“[W]e are of the opinion that, absent statutory authority to the contrary, justice demands total indemnity where the liability of a completely blameless party is premised solely upon the tortious act or omission of another. Accordingly, we hold that the doctrine of equitable or total indemnity continues to exist separate and distinct from that of comparative indemnity.” (Id., 543, 203 Cal.Rptr. 47.)
The Huizar, Angelus and White conclusions must be examined in light of certain broad and dispositive principles found in both statute and judicial declarations. Before the Supreme Court's decision in American Motorcycle Assn. v. Superior Court, supra, 20 Cal.3d 578, 146 Cal.Rptr. 182, 578 P.2d 899, the equitable indemnity doctrine was an all-or-nothing concept. Liability was shifted entirely from one tortfeasor to another and only when the tortfeasor seeking indemnification was entirely innocent of wrongdoing. If the tortfeasor was not entirely innocent, then he was not entitled to any indemnification. (See Pearson Ford Co. v. Ford Motor Co., 273 Cal.App.2d 269, 276, 78 Cal.Rptr. 279.) In American Motorcycle, the Supreme Court concluded in light of the adoption of comparative principles, “the current equitable indemnity rule should be modified to permit a concurrent tortfeasor to obtain partial indemnity from other concurrent tortfeasors on a comparative fault basis.” (20 Cal.3d 578, 598, 146 Cal.Rptr. 182, 578 P.2d 899; italics added.)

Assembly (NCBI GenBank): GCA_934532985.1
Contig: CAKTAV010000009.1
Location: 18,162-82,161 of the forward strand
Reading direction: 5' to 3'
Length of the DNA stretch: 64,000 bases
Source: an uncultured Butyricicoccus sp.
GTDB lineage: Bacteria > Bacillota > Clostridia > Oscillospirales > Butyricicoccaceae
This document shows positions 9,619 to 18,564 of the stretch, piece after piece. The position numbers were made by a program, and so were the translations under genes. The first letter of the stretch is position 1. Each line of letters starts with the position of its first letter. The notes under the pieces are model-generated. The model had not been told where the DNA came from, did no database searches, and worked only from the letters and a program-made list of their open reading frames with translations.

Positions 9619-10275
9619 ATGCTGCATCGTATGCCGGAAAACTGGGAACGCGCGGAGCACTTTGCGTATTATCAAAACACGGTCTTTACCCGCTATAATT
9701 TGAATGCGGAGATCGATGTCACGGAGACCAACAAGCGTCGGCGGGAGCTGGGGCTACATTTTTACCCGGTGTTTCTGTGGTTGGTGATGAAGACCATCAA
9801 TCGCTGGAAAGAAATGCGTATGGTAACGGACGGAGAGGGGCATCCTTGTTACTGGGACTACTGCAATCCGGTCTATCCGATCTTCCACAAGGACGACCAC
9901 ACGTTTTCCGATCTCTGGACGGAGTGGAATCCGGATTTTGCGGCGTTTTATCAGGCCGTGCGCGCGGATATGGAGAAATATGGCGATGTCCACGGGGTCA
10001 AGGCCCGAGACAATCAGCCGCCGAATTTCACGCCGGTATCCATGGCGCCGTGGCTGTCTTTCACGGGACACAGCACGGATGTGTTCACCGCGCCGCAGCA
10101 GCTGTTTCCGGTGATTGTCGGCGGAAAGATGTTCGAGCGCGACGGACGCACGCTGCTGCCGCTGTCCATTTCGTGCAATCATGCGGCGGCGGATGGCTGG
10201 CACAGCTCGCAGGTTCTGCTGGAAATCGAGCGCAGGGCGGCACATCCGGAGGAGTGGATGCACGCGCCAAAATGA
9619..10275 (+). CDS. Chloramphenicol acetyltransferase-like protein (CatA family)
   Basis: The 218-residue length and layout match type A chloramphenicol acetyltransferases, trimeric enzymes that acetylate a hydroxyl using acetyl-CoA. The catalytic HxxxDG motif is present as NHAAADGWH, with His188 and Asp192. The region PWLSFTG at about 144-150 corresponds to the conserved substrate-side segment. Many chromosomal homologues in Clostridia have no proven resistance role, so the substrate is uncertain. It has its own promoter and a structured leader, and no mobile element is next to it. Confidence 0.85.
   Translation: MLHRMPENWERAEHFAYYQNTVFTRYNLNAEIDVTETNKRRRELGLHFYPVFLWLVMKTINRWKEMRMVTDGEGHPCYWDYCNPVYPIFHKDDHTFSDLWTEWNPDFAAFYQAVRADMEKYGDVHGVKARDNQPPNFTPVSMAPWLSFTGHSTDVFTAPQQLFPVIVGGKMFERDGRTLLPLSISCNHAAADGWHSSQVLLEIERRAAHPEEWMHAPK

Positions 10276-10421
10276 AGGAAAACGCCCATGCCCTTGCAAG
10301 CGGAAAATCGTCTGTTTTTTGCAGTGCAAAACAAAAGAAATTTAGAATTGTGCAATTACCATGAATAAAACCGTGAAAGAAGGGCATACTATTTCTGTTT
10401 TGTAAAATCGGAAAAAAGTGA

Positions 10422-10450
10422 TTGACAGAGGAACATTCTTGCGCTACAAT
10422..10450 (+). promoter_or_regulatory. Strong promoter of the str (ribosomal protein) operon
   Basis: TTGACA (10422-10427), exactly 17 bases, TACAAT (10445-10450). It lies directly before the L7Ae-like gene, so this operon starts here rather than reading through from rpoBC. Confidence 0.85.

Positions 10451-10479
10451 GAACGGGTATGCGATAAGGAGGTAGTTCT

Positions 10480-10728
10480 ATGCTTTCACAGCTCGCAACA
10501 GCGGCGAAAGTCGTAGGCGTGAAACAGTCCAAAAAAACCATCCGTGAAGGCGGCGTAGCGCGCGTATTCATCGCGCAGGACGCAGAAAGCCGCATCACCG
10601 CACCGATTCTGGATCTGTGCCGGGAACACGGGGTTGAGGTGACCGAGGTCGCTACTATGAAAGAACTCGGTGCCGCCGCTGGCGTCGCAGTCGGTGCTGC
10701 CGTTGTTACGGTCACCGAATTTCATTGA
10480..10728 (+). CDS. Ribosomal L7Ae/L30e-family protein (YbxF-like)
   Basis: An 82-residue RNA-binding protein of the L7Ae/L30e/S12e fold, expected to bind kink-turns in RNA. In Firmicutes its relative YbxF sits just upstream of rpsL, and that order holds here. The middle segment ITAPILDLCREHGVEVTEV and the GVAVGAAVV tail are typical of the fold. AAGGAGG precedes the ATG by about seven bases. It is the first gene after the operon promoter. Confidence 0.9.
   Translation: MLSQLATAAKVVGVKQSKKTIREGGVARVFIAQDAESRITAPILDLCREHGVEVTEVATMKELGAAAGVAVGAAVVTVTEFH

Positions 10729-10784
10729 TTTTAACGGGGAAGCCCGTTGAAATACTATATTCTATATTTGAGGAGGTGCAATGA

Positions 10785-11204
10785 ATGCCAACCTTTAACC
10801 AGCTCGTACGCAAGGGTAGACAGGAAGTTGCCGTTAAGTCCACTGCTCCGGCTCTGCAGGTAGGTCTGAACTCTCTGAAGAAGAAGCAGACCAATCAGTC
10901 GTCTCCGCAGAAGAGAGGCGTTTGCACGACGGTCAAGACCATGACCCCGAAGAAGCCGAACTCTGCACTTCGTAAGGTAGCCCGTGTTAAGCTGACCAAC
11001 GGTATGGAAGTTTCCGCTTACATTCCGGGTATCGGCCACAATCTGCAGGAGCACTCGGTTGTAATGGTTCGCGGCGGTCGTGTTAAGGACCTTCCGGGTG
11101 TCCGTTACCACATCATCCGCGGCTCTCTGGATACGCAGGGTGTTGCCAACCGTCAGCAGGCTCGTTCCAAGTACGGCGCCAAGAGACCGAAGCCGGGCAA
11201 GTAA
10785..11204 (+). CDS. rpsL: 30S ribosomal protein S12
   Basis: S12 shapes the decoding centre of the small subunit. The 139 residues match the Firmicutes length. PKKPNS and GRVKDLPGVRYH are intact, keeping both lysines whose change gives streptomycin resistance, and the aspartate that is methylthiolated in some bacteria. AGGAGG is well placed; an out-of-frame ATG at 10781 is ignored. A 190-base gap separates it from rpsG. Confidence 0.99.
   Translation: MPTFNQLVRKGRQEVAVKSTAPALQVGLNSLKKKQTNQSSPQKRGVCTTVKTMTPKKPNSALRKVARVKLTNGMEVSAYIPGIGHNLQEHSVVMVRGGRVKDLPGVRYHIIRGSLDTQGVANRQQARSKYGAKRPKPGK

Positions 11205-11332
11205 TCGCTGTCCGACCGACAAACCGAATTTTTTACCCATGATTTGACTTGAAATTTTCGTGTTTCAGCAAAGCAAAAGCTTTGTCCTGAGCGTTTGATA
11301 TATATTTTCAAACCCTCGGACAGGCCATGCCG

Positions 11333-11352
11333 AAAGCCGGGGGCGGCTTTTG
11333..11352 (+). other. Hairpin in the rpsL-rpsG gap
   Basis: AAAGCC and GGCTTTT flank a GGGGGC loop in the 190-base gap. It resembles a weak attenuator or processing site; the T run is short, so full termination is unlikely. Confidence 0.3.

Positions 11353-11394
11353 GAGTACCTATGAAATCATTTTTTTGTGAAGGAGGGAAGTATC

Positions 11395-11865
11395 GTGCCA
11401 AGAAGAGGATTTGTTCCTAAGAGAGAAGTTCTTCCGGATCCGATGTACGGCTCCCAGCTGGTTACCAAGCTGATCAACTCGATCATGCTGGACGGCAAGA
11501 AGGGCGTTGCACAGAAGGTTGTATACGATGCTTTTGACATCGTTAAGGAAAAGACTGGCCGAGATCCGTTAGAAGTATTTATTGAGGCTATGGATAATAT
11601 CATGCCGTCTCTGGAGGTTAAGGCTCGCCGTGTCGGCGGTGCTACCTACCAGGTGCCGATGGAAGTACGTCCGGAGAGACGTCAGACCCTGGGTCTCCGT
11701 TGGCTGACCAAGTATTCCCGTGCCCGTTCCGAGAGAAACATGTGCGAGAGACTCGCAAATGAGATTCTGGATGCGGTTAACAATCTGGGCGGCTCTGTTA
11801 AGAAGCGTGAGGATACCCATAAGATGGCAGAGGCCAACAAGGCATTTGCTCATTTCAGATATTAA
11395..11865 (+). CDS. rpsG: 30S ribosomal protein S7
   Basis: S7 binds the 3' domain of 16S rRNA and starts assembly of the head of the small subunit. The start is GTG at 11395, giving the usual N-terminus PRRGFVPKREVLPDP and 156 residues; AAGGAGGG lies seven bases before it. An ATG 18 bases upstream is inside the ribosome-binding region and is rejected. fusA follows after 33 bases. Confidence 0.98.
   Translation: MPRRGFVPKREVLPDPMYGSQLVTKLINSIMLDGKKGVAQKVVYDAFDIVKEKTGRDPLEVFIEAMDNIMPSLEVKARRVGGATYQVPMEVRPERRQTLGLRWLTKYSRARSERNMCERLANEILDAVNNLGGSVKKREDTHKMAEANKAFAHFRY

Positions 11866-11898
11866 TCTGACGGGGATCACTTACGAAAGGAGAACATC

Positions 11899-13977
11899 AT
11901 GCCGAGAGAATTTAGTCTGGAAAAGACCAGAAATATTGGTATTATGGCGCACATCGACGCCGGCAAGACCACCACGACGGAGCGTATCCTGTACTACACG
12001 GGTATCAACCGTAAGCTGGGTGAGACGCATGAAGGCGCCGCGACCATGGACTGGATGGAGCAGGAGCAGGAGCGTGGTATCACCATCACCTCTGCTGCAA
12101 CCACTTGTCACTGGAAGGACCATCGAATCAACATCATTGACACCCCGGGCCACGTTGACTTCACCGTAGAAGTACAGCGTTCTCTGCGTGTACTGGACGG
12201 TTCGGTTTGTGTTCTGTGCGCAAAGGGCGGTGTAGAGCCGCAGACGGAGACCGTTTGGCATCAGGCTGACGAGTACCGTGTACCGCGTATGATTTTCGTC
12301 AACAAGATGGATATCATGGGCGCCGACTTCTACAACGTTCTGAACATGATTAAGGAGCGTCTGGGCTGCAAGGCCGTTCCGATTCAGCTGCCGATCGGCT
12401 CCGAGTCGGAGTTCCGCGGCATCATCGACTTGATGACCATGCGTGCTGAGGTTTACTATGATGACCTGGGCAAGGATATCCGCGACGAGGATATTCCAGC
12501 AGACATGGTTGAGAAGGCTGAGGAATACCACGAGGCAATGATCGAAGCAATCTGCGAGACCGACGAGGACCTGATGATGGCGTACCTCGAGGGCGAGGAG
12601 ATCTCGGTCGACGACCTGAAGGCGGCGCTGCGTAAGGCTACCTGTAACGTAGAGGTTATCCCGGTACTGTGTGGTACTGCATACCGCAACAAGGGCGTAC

The Supreme Court later explained “the American Motorcycle decision clearly reveals that this court did not purport to create a wholly new equitable indemnity action․ [¶] ․ American Motorcycle did not establish a new cause of action separate and distinct from the traditional equitable indemnity action, but simply modified the all-or-nothing aspect of the pre-American Motorcycle doctrine to permit partial indemnification in appropriate cases.” (People ex rel. Dept. of Transportation v. Superior Court, 26 Cal.3d 744, 756, 163 Cal.Rptr. 585, 608 P.2d 673, fn. omitted.)
Based on the explicit language of American Motorcycle and the Supreme Court's explanation in People ex rel. Dept. of Transportation, we cannot agree with the views expressed in Huizar and Angelus that the comparative equitable indemnity doctrine adopted in American Motorcycle and codified in section 877.6 is “separate and distinct” from the common law doctrine of “total” indemnification. (Compare Angelus Associates Corp. v. Neonex Leisure Products, Inc., supra, 167 Cal.App.3d 532, 542, 213 Cal.Rptr. 403; Huizar v. Abex Corp., supra, 156 Cal.App.3d 534, 542, 203 Cal.Rptr. 47; see also dissent in City of Sacramento v. Gemsch Investment Co., supra, 115 Cal.App.3d 869, 878, 171 Cal.Rptr. 764.)